Town council is looking at ways to ensure horse carriage protests don’t get overheated this summer.
During Monday’s committee of the whole meeting, Lord Mayor Betty Disero said the town wants to ensure protesters don’t get too close to the horse carriages.
“I’m supportive of the horse and carriage,” Disero said. “But my biggest concern is my fear of a heated summer with yelling back and forth could escalate. And I want to try to also find some protection, so that the protesters don’t get so close to the horses that in fact one gets spooked and who knows what could happen at that point,” she told councillors.
One idea is for the town to make a formal encroachment or lease for the space where the carriages operate, “just so that there is a buffer between the horses and the protesters of some degree,” said Disero.
“It may or may not be enough. But that would give the carriage operators an exclusive use. So, it would at least allow them some security and protection.”
Other options were de-escalation training for councillors and carriage operators, specific to public protest, and the possibility of delegating an area of town where protest is allowed.
Disero said since a formal agreement between protesters and carriage operators ended because one party wouldn’t sign it, the confrontations have escalated.
The result is “major yelling and screaming and destruction of businesses on the Queen Street area,” Disero said.
Disero asked if Couns. Clare Cameron and Wendy Cheropita would represent her on the issue.
Both declined, saying they didn’t know enough about it.
However Coun. Erwin Wiens offered help, given that he has background in policing.
Coun. Gary Burroughs, who said he got into a conflict with protesters on Sunday, suggested using the town’s noise bylaw to charge protesters for unruly behaviour.
He said the de-escalation option might have been helpful for him.
“I kind of wished number two had been before yesterday, when I had a bit of a confrontation with the protesters. I could have used some de-escalation education,” Burroughs said.
“It would be nice if they could cut down the noise on it. And they came back very quickly saying that the Charter of Rights circumvents or overpowers any noise bylaw that we might have. And I assumed they seem to know what they’re doing, so I got legal advice after that and apparently that’s not true.”
He encouraged staff to check what the rules are regarding the Charter of Rights.
He said he was a bit embarassed about getting into an argument with the protesters.
“First of all, I’m supportive of the horse and carriage, a little upset that I got dragged into an argument, and went and apologized to the horse and carriage people afterward,” he said.
Coun. Norm Arsenault said he has looked at the Charter of Rights regarding the issue.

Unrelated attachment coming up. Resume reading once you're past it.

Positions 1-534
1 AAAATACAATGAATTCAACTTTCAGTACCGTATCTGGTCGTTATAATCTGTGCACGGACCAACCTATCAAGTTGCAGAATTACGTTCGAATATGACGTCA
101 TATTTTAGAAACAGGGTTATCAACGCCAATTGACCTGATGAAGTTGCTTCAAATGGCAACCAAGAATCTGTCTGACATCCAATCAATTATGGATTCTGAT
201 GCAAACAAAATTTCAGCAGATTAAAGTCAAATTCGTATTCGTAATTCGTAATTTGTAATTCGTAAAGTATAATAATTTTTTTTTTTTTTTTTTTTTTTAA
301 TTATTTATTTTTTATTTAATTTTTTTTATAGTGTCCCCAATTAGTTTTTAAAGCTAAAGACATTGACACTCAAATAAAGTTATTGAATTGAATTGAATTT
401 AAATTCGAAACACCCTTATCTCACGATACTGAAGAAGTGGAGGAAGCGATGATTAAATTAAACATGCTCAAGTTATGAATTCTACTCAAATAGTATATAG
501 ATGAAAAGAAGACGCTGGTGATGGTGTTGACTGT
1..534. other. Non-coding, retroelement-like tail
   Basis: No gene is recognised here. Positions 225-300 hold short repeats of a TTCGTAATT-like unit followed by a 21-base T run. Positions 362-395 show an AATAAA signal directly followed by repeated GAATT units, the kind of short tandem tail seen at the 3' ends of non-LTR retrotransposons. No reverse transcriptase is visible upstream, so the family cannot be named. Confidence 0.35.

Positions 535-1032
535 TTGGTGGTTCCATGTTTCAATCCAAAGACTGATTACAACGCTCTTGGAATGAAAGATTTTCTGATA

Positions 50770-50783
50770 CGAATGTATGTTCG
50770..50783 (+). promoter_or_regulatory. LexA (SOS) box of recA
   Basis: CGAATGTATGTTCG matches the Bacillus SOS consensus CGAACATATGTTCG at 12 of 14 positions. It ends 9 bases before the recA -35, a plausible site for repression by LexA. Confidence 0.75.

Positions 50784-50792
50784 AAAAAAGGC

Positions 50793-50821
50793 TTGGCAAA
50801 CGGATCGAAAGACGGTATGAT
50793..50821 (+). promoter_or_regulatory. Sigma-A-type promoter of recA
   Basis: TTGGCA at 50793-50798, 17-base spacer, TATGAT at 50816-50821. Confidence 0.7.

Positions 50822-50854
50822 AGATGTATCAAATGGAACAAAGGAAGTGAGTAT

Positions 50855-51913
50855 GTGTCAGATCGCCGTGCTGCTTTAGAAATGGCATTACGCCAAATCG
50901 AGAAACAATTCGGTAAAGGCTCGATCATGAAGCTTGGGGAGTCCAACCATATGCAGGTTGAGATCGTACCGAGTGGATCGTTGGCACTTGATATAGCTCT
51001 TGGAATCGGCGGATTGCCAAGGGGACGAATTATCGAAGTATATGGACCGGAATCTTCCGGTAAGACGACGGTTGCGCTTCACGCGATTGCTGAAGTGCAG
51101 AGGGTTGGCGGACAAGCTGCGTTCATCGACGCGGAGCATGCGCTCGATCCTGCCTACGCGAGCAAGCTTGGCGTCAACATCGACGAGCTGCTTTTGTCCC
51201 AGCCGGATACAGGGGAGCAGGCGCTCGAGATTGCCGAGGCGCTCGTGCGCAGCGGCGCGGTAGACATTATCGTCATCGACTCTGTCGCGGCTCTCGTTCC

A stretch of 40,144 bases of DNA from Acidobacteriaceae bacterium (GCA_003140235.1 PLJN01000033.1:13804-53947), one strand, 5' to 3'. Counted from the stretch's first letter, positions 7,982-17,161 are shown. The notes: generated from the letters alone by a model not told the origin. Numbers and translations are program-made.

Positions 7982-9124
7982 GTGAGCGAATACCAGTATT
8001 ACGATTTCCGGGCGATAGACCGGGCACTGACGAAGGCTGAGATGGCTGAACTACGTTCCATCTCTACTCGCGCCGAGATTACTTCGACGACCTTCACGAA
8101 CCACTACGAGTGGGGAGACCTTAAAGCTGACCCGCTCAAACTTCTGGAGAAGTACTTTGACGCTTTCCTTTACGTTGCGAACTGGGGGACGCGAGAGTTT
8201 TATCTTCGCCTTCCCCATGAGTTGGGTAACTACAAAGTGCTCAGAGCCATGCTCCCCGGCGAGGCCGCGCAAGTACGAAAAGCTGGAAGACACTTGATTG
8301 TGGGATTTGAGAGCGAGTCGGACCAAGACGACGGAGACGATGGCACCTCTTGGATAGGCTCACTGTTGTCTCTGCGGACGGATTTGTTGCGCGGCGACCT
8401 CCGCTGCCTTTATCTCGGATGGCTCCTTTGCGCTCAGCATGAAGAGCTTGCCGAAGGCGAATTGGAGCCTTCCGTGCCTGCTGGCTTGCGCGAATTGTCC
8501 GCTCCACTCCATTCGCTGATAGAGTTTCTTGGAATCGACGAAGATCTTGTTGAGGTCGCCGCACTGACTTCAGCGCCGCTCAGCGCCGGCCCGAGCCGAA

“It is quite a strong charter, and rightfully so. But it is not an absolute right of protest,” he said.
He encouraged the town to look at other cases, such as the Town of Fort Erie vs. activist Fred Bracken, to see what can be done.
“The protesters have become considerably more aggressive,” Arsenault said, suggesting that the town look into options for a designated spot for protest.
“I believe it is within the jurisdiction of the municipality, that we can actually assign a specific area where (protest) can be had peacefully. Having said that, I would like staff to look at the legalities of actually assigning a specific spot, not necessarily on Queen Street — it could be anywhere in Niagara-on-the-Lake — with a specific spot protesters can legally protest, without interfering with the livelihood, and the peace and tranquillity of the residents.”
Arsenault also suggested the town get expert legal advice on what it can do.
Cheropita agreed that the town should seek legal advice, and spoke out against the protesters, saying something needs to be done.
“I think this weekend sort of proved and showed another level of protests,” she said.
“I, like councillor Burroughs, was there on Queen Street at the time when the protesters were going by. And although I know they have the right to do this, this is no longer peaceful protest — the protesters are aggressive, they’re vulgar, and they are loud. And there’s seems to be no end in sight.”
She said her biggest concern is that visitors and residents are being scared away.
“And what I’m very afraid of is that they’re going to affect people who are going to stop coming here, because they’re afraid of these protesters, because that’s the stuff that I heard, people walking away saying, ‘I will never come here again because of these rude, ignorant people. They’re scaring my children, I’m afraid of them’ — and that’s also happening with locals.”
She said council needs to find a solution, “because this is no longer acceptable.”
Interim CAO Sheldon Randall said the town has been working closely with police.
“And the police are committed, that if anybody behaves unlawful, or does anything that would constitute as a crime, they will arrest them. They promised that. Everything that they’ve observed, all the police reports that have been filed to date, they have not been able to lay a charge,” he said.
“So I just want everyone to understand that the police are very active, very involved, and they have committed to us, the town, that if there’s anything that’s a chargeable offence, on either side, with the protesters or the operators, that they are committed to the charges,” Randall said.